KESTON NEWS SERVICE: 11.00, 12 February 2001

UKRAINE: NUNCIO VOWS PAPAL VISIT WILL NOT BE
POSTPONED. Despite the opposition of the bishops of the Ukrainian
Orthodox Church of the Moscow Patriarchate to the June visit by Pope John
Paul II to Ukraine, the papal nuncio Archbishop Nikola Eterovic insists `the
date of the visit will not be reviewed'. Orthodox representatives say that the
Pope�s visit �could be played as another political card� at a time of schism
within the Orthodox Church in Ukraine.

UKRAINE: NUNCIO VOWS PAPAL VISIT WILL NOT BE
POSTPONED

by Anna Vassilyeva, Keston News Service

Despite the opposition of the bishops of the Ukrainian Orthodox Church of
the Moscow Patriarchate to the June visit by Pope John Paul II to Ukraine,
the papal nuncio Archbishop Nikola Eterovic insists `the date of the visit
will not be reviewed'. Speaking to Keston News Service in Yalta on 6
February, he confirmed that the Pope `intends to visit Kiev and Lviv'. A
presidential spokesman agreed that there will be no postponement despite
the opposition of Ukraine's largest Orthodox Church. `There is no way that
the date of the visit can be postponed,' Aleksandr Martynenko told Keston
from Kiev on 9 February, adding that John Paul `plans to take services in
Kiev and Lviv'.

On 22 January the Ukrainian Orthodox Synod, with the agreement of all 42
bishops, approved a written appeal from Metropolitan Volodymyr (Sabodan)
to the Pope urgently requesting him to postpone his visit (see KNS 5
February 2001). Archbishop Eterovic told Keston he `regretted' the Synod's
decision, but believed `the decision is not final'.

However, opposition from the Ukrainian Orthodox Church shows no sign of
abating. `The West has always been notable for its pushiness,' declared
Metropolitan Volodymyr's secretary and adviser Aleksandr Drobinko. `We
don't insist that the visit should not take place, we are simply asking that it
should be postponed until a more propitious time,' he told Keston by
telephone from the Kiev Metropolitanate on 9 February. `At a time of schism
within the Orthodox Church in Ukraine, his arrival could be played as
another political card, and the bishops of the Ukrainian Orthodox Church of
the Moscow Patriarchate will not be able to meet him during this visit. If,
despite an appeal from so many bishops, they do not want to change the date
of the visit, it means that there are weighty reasons.' Drobinko insists the
Roman Catholic Church is acting `improperly towards Ukraine's 30 million
Orthodox believers'.

Asked by Keston why the Ukrainian Orthodox Church believes the Pope
cannot meet his flock in Ukraine, Drobinko declared that `the Pope has been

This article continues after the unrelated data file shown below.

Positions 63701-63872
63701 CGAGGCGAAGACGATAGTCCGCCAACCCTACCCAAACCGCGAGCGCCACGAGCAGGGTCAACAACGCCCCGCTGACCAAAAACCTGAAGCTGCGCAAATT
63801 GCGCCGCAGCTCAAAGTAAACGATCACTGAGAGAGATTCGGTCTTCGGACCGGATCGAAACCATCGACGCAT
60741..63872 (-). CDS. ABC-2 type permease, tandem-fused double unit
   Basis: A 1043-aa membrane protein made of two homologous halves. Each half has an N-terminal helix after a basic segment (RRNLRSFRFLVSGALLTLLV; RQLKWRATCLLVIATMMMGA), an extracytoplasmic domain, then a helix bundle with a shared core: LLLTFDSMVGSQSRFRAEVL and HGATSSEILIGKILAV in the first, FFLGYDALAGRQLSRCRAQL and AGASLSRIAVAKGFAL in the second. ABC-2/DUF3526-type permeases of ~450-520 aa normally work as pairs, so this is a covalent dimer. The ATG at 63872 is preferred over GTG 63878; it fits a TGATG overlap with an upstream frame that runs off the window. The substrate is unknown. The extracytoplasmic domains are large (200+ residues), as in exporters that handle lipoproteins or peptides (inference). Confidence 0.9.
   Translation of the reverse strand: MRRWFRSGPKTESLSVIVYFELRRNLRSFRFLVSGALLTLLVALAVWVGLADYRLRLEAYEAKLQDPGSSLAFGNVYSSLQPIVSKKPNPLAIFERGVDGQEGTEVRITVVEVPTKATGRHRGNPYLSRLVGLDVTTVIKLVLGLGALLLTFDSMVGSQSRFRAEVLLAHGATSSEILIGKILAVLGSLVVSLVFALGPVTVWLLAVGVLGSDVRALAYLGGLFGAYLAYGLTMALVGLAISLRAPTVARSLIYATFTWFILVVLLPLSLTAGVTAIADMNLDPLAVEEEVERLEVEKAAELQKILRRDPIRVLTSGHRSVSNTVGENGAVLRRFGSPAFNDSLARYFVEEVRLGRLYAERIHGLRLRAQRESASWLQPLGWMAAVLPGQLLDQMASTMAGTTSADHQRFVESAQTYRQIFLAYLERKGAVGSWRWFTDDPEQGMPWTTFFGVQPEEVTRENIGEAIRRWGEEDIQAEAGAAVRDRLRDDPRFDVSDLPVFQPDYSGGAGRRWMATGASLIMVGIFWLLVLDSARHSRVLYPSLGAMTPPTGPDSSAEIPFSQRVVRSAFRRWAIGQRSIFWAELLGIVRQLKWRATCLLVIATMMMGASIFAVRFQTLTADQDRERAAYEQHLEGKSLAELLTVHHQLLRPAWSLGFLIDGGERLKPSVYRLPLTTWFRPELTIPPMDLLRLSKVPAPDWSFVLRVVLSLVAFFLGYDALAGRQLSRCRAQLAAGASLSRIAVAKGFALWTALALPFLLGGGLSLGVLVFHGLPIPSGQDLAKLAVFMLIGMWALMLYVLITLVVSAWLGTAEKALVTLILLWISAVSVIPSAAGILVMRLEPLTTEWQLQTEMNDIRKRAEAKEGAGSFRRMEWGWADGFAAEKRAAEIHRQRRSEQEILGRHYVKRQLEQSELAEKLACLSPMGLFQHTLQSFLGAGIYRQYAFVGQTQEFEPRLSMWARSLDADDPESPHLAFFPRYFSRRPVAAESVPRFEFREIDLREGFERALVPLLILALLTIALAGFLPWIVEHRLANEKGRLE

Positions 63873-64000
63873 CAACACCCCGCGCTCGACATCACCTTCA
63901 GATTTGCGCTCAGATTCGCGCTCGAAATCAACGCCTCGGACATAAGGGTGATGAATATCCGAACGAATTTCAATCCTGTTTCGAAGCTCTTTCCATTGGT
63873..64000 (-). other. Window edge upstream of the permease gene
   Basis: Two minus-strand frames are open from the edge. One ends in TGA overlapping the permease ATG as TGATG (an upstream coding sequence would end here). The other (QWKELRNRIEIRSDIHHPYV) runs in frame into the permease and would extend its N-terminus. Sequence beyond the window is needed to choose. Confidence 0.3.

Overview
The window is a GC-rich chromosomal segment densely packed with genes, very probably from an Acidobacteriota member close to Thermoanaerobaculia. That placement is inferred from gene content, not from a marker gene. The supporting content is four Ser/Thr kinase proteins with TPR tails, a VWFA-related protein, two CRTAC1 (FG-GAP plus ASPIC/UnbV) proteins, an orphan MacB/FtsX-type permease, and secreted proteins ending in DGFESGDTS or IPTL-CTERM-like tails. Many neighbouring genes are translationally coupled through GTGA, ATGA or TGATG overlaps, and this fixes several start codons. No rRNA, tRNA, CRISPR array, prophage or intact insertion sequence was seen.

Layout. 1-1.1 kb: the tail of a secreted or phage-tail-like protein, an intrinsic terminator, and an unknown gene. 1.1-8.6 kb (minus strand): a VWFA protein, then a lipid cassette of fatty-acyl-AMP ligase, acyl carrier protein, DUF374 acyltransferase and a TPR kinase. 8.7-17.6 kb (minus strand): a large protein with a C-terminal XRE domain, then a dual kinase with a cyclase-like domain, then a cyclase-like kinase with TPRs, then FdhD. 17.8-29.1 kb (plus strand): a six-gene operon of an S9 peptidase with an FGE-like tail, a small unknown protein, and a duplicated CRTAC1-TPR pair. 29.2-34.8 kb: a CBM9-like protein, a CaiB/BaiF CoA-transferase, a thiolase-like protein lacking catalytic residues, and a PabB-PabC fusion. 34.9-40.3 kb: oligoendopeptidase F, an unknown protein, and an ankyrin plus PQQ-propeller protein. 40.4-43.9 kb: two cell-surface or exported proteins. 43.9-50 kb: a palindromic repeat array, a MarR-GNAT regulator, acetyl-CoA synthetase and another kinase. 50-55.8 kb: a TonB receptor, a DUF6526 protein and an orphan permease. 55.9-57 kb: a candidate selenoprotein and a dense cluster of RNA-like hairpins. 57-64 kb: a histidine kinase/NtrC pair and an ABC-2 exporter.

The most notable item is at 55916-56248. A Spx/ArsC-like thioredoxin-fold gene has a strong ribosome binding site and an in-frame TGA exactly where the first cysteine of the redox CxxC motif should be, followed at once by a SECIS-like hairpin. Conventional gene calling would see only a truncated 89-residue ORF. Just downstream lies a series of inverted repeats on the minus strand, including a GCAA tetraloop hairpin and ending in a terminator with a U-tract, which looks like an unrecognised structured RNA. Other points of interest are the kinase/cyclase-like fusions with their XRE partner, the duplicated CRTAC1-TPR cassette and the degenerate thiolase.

invited as head of the Vatican State, but he is travelling as a spiritual
personage'. He said his Church would raise no objection if the Pope came to
the country `simply as a diplomat'.

In defence of the Synod's decision and the episcopate's belief that a papal
visit is impossible, the Orthodox argue that his visit `will not bring about
peace' between the Orthodox and the Eastern-rite Catholics in the western
regions of Ukraine but will simply aggravate relations. Moreover, the
Orthodox fear `the lack of clarity in the attitude of the Roman Catholic
Church towards the schisms' in Ukraine. A potential meeting between the
Pope and leaders of `schismatic groups' of the Ukrainian Orthodox Church
of the Kiev Patriarchate and the Ukrainian Autocephalous Orthodox Church
would be tantamount to `ignoring the principles of canonical relations
between churches' and would constitute `discourteous interference in the
internal affairs' of the Ukrainian Orthodox Church of the Moscow
Patriarchate.

Invited by President Leonid Kuchma, Pope John Paul is scheduled to visit
Ukraine from 23 to 27 June. Martynenko of the presidential administration
told Keston that `the Pope of Rome has been invited, above all, as head of
the Vatican State and as a state dignitary'. The Ukrainian authorities share
the Pope's belief that his first visit to the country will promote dialogue
between Orthodox communities in the country.

Metropolitan Volodymyr's appeal to the Pope echoed an earlier and even
harsher letter from Orthodox brotherhoods insisting that the Pope must put
off his visit. The letter - drawn up at a convention of Orthodox brotherhoods
in Kiev last December - was sent at the same time to President Kuchma.

Just as it is protesting against the Pope's visit, the Ukrainian Orthodox
Church of the Moscow Patriarchate also opposes a proposed visit to the
country this spring by Ecumenical Patriarch Bartholomew. A theological
commission under Patriarch Bartholomew's auspices has begun seeking
canonical ways towards unification of the Ukrainian Orthodox Church of the
Kiev Patriarchate and the Ukrainian Autocephalous Orthodox Church, the
second and third largest Orthodox jurisdictions in Ukraine. (END)